Yet it’s a drama of delicate glints and feints; you might wish there were more scenes like the one with that diary. "Here Before" keeps us off guard, and all the more awake because of it. We have to imagine what she looks like — she’s there in our mind’s eye, and also not — and that’s a way of putting the audience in the shoes of parents who feel their child’s memory frozen in time yet slipping away. And those conflicts come to a head over the question of who’s in true possession of Megan. The escalating conflicts between the two families have a class-based undercurrent — Megan’s father, Chris (Martin McCann), with his tattoos and outwardly gruff demeanor (he’s actually quite sweet), is viewed suspiciously by the other clan. The only glimpse we get in flashback of the late Josie is a recurring shot of Laura pulling off the girl’s green headband from behind.


"Orange is the New Black" star Natasha Lyonne wrote, "Discovering his films was a shot to the heart that woke my teenage mind to the scope of limitless possibility in storytelling."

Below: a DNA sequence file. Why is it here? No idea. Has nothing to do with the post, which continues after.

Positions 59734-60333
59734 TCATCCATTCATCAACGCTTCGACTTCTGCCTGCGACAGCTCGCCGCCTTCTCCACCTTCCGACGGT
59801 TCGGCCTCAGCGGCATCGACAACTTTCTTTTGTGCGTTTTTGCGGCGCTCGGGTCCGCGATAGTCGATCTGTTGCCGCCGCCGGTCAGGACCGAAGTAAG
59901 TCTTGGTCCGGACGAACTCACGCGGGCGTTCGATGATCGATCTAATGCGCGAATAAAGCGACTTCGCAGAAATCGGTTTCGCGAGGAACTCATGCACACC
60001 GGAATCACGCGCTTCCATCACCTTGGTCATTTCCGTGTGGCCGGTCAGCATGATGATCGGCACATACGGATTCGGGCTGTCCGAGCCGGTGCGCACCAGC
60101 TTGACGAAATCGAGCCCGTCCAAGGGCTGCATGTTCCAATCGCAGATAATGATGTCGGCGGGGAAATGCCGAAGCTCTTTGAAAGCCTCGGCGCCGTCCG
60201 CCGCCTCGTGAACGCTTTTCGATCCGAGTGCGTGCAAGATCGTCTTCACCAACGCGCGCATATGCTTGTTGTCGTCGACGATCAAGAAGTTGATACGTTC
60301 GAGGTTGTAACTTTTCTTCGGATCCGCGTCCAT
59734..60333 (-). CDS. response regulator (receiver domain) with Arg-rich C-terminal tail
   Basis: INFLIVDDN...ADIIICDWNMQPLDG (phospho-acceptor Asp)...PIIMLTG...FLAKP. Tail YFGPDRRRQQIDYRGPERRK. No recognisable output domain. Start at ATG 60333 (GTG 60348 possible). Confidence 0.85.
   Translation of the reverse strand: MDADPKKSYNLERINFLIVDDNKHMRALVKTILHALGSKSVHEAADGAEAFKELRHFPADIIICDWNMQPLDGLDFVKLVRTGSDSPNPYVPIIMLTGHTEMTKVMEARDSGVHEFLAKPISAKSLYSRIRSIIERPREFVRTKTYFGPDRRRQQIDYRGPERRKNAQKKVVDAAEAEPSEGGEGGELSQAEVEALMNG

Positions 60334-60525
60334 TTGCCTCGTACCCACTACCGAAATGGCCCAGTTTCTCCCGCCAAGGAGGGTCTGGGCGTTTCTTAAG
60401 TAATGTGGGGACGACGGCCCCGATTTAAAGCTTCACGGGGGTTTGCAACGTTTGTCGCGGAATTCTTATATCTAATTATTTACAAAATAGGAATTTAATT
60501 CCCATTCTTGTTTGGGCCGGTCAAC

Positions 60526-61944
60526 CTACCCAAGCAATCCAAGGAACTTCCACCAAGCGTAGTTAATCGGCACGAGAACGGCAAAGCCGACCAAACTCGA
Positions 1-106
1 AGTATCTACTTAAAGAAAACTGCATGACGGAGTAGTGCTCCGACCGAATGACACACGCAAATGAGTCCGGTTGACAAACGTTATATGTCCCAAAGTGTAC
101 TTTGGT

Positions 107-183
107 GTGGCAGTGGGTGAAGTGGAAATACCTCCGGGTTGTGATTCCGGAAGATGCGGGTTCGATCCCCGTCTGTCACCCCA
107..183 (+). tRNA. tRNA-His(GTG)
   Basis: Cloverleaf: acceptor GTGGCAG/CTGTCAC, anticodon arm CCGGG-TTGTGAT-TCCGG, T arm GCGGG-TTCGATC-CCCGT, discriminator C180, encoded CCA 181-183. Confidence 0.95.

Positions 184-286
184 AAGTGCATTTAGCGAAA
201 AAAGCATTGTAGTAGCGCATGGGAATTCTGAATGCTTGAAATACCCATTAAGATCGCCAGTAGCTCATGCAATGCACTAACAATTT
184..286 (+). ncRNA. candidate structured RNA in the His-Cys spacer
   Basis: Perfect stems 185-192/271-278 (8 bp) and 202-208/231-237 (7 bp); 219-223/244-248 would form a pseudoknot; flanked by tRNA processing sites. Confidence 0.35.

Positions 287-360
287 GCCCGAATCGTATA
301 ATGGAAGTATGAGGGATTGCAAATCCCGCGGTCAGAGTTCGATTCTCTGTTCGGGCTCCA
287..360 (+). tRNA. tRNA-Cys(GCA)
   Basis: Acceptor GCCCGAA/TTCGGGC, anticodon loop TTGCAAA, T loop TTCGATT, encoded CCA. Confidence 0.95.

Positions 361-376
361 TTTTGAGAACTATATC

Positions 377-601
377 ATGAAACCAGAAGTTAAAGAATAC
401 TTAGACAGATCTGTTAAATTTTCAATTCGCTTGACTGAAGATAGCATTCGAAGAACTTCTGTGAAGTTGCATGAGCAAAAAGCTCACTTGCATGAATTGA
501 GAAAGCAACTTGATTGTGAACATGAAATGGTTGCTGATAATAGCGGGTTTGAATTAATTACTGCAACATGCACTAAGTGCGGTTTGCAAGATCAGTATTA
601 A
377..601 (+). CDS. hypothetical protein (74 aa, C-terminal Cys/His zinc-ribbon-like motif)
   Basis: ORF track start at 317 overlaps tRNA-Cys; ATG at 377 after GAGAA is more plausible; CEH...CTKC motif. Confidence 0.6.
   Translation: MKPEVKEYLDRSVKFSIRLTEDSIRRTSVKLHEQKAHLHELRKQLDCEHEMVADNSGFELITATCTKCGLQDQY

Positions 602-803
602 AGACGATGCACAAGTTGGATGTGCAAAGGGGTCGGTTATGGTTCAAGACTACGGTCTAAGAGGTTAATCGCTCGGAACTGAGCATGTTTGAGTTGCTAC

https://twitter.com/BradBirdA113/status/1066393115995455488″ />
Director Bernard Rose called "Don't Look Now," "Walkabout" and "The Man Who Fell to Earth" "the greatest unbroken run in film history.
British director Nicolas Roeg, who's 1970s-era films such as "Don't Look Now," "The Man Who Fell to Earth" and "Performance" became touchstones for numerous budding filmmakers and cinephiles, died Friday.


Documentary filmmaker Mark Cousins wrote "Thank you for expanding the movies."
https://www.instagram.com/p/BqkgjzuBh1W/?utm_source=ig_twitter_share&igshid=78uq2uew17o8
Director Brad Bird said Roeg saw cinema through a "very unique set of eyes."


"The Incredibles" helmer Brad Bird paid tribute on Twitter. And the man…Rest in Peace." "Nicolas Roeg, first as a Cinematographer, then as a Director, saw cinema through a very unique pair of eyes…May the work live on.


"Thank you for making so many brave choices and giving this little lad in pajamas an ongoing love of filmmaking," Jones wrote. Directors including Edgar Wright and Duncan Jones, whose father David Bowie starred in "The Man Who Fell to Earth," were quick to remember Roeg's visual mastery and complex storytelling.


"Amy" director Asif Kapadia worked Roeg's filmmaking style into his tweet, saying "rest in a complex structural time travelling visually stunning cinematic peace."
Amazon Studios' Ted Hope wrote, "You blew my mind, taught me to see and dream in a different way."


Edgar Wright said "I could watch Don't Look Now on a loop and never tire of its intricacies." In a follow-up tweet, Wright said his filmography was "dazzling and fascinating."
Screenwriter-producer Larry Karaszewski called him "One of the greatest directors that ever lived."